The main purpose of this ongoing blog will be to track planetary extreme or record temperatures related to climate change. Any reports I see of ETs will be listed below the main topic of the day. I’ll refer to extreme or record temperatures as ETs (not extraterrestrials)😉
Main Topic: The Northeast Braces For Henri
Dear Diary. The good news this morning is that Henri remains disorganized looking on satellite loops as it makes its way northward off the East Coast, despite a slight central pressure drop. The bad news is that the system will most certainly produce headaches from New York City through New England on Sunday, with a landfall most likely on Long Island. Henri will probably make landfall as a strong tropical storm or minimal hurricane, but effects early next week will be widespread. Flooding and power outages will be more than just a nuisance as the system crawls northward early next week.
We will be watching to see if Henri truly becomes historic in nature. If the system were to produce enough damage in the Northeast the name Henri would be retired. Certainly stronger storms like the Long Island Express in 1938 have affected the Northeast, so Henri is not unprecedented. Should the system not explode of anonymously warm Atlantic waters we cannot make a climate change link. We probably are looking at another system similar to Hurricane Bob in 2011 but much weaker. Here is a little more from Wikipedia on that system:
Hurricane Bob was one of the costliest hurricanes in New England history. The second named storm and first hurricane of the 1991 Atlantic hurricane season, Bob developed from an area of low pressure near The Bahamas on August 16. The depression steadily intensified, and became Tropical Storm Bob late on August 16. Bob curved north-northwestward as a tropical storm, but re-curved to the north-northeast after becoming a hurricane on August 17. As such, it brushed the Outer Banks of North Carolina on August 18 and August 19, and subsequently intensified into a major hurricane (Category 3 or greater on the Saffir–Simpson scale). After peaking in intensity with maximum sustained winds of 115 mph (185 km/h), Bob weakened slightly as it approached the coast of New England.
Bob made landfall twice in Rhode Island as a Category 2 hurricane on August 19, first on Block Island and then in Newport. Upon doing so, it became the only hurricane to make landfall in the contiguous United States during the 1991 season. Moving further inland, Bob rapidly weakened, and deteriorated to a tropical storm while emerging into the Gulf of Maine. Shortly thereafter, Bob made landfall in Maine as a strong tropical storm early on August 20. Bob entered the Canadian province of New Brunswick a few hours later, where it transitioned into an extratropical cyclone. By August 21, the remnants of Bob crossed Newfoundland and re-emerged into the open Atlantic Ocean. The remnants traveled a long distance across the northern Atlantic Ocean, and finally dissipated west of Portugal on August 29.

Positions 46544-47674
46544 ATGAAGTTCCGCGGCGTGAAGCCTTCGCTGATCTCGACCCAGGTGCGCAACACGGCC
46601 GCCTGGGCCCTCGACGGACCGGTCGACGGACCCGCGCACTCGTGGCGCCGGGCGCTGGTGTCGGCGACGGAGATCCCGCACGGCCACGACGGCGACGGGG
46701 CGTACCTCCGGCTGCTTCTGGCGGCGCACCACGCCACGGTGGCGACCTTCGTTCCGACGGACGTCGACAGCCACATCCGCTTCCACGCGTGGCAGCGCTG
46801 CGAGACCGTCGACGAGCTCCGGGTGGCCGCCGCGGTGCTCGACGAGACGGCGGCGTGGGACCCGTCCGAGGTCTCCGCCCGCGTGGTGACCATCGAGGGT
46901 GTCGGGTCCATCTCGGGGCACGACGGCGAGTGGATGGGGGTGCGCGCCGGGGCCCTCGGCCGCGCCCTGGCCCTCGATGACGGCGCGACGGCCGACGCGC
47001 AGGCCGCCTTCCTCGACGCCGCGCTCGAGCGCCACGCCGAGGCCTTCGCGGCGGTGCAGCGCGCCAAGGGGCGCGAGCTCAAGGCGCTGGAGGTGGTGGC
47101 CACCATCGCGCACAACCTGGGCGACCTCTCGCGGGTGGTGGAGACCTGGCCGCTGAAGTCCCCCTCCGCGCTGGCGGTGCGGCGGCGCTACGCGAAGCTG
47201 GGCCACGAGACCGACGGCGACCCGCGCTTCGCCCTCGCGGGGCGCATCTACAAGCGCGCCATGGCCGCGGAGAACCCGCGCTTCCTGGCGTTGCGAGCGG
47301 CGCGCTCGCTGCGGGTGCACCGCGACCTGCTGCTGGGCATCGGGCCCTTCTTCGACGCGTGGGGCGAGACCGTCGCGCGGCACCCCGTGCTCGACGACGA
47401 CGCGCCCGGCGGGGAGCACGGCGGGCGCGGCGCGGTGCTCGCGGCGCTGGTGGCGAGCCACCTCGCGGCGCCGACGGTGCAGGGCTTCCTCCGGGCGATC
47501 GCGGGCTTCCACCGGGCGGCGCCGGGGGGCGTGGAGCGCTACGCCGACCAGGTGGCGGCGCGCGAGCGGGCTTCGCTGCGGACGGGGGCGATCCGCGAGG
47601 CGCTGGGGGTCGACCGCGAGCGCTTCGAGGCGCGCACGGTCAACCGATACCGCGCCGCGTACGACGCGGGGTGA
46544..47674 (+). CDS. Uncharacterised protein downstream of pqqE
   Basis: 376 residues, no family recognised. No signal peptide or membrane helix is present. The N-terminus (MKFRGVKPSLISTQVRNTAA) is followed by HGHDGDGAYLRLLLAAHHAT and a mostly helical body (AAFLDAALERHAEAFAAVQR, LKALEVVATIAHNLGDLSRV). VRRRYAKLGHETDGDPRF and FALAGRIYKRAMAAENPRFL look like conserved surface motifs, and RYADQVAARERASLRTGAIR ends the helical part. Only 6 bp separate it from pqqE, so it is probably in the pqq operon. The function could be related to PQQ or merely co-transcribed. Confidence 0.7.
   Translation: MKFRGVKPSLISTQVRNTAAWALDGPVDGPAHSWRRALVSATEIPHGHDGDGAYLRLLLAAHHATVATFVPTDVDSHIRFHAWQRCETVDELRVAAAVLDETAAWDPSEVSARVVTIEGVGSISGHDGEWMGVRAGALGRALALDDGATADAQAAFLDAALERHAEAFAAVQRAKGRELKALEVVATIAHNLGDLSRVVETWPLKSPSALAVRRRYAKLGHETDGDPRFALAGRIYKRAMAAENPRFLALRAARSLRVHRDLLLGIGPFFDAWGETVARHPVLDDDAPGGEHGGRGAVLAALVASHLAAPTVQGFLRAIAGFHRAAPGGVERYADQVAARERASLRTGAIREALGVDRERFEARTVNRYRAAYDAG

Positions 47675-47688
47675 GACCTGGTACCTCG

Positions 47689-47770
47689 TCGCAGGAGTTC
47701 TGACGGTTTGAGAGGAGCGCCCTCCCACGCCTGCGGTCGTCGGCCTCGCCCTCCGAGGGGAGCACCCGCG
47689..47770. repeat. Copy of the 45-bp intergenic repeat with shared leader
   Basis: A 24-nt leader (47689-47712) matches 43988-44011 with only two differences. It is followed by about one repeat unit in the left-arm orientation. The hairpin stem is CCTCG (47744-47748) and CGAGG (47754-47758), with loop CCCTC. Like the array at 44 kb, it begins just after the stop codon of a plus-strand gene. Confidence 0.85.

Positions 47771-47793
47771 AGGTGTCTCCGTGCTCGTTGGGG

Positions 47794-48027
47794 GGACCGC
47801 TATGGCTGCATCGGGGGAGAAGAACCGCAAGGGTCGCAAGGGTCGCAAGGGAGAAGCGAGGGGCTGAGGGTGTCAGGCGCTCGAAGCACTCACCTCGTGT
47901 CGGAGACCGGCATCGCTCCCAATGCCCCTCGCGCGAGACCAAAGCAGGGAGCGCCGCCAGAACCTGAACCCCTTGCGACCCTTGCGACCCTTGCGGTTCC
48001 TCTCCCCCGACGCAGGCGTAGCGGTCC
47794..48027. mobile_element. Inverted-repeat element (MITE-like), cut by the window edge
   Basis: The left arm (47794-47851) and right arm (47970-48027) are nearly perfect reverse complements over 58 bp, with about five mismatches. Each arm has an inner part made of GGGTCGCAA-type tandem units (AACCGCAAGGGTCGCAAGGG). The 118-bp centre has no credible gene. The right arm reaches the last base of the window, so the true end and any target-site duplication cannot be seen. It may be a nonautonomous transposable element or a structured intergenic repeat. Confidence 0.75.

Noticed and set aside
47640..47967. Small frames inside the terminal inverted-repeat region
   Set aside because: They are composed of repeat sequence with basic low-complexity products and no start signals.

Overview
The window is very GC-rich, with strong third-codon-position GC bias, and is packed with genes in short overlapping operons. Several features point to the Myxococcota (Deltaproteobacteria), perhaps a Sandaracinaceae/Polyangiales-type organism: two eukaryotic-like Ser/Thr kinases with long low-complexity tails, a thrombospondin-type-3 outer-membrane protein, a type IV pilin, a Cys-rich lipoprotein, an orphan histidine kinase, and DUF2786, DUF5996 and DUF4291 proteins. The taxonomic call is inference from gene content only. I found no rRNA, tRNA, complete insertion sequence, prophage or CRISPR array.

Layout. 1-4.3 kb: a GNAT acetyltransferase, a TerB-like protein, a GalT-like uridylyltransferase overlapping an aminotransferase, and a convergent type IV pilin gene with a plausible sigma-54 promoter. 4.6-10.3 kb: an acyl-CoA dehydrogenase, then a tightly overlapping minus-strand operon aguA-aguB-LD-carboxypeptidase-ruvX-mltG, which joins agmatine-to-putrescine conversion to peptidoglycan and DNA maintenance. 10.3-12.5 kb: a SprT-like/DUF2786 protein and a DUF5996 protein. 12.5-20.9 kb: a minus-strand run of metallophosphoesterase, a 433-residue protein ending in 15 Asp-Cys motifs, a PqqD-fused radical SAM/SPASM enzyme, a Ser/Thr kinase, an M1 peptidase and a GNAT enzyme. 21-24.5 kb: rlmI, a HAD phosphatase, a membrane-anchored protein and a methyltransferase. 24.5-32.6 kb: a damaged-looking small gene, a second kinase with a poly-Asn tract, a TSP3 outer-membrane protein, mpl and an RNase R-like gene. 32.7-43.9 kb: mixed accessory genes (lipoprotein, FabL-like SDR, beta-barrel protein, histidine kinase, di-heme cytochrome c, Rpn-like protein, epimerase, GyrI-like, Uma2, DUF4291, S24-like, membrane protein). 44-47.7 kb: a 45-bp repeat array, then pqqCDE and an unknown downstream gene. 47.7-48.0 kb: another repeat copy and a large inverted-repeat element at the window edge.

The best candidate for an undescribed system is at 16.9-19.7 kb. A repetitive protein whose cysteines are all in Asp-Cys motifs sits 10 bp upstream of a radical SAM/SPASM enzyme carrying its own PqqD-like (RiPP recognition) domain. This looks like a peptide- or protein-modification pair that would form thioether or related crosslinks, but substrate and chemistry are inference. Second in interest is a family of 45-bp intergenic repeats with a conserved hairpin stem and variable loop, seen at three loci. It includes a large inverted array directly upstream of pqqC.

Bob left extensive damage throughout New England in its wake, totaling approximately $1.5 billion (1991 USD, $2.85 billion 2021 USD). This made it one of the costliest United States hurricanes at the time; as of 2013, it ranked thirty-second in the category. But some sources say that Bob might have caused as much as $3 billion (1991 USD, $5.7 billion 2021 USD) in damage. In addition, eighteen fatalities were reported in association with Bob. The loss of life and most of the damage occurred as a result of high winds and rough seas. There were six confirmed tornadoes during its passage. Bob is the most recent hurricane to hit the New England states directly as a hurricane.
|Hurricane Bob approaching New England near peak intensity on August 19|
|Formed||August 16, 1991|
|Dissipated||August 29, 1991|
|(Extratropical after August 20)|
|Highest winds||1-minute sustained: 115 mph (185 km/h)|
|Lowest pressure||950 mbar (hPa); 28.05 inHg|
|Fatalities||15 direct, 2 indirect|
|Damage||$1.5 billion (1991 USD)|
|Areas affected||North Carolina, Mid-Atlantic states, New England, Atlantic Canada, and Iberian Peninsula|
|Part of the 1991 Atlantic hurricane season|
As of this writing Henri was just upgraded to hurricane status with a central pressure of 991 millibars. Models at most have Henri dropping down to 970 millibars, and I seriously doubt that the system will get that strong. Therefore, Henri won’t measure up too well to the 950 millibar behemoth that was CAT3 Bob 30 years ago. This is not to write that there will not be serious effects, though.
Today I’ll be posting forecast notes on Henri in the space below (The latest and most important items will be at the top of this list, which I will be updating frequently as the day progresses):
Here are some “ET” reports from the last couple of days:
Here is more climate and weather news from Saturday:
(As usual, this will be a fluid post in which more information gets added during the day as it crosses my radar, crediting all who have put it on-line. Items will be archived on this site for posterity. In most instances click on the pictures of each tweet to see each article. The most noteworthy items will be listed first.)
Now here are some of today’s articles and notes on the horrid COVID-19 pandemic:
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Guy Walton “The Climate Guy”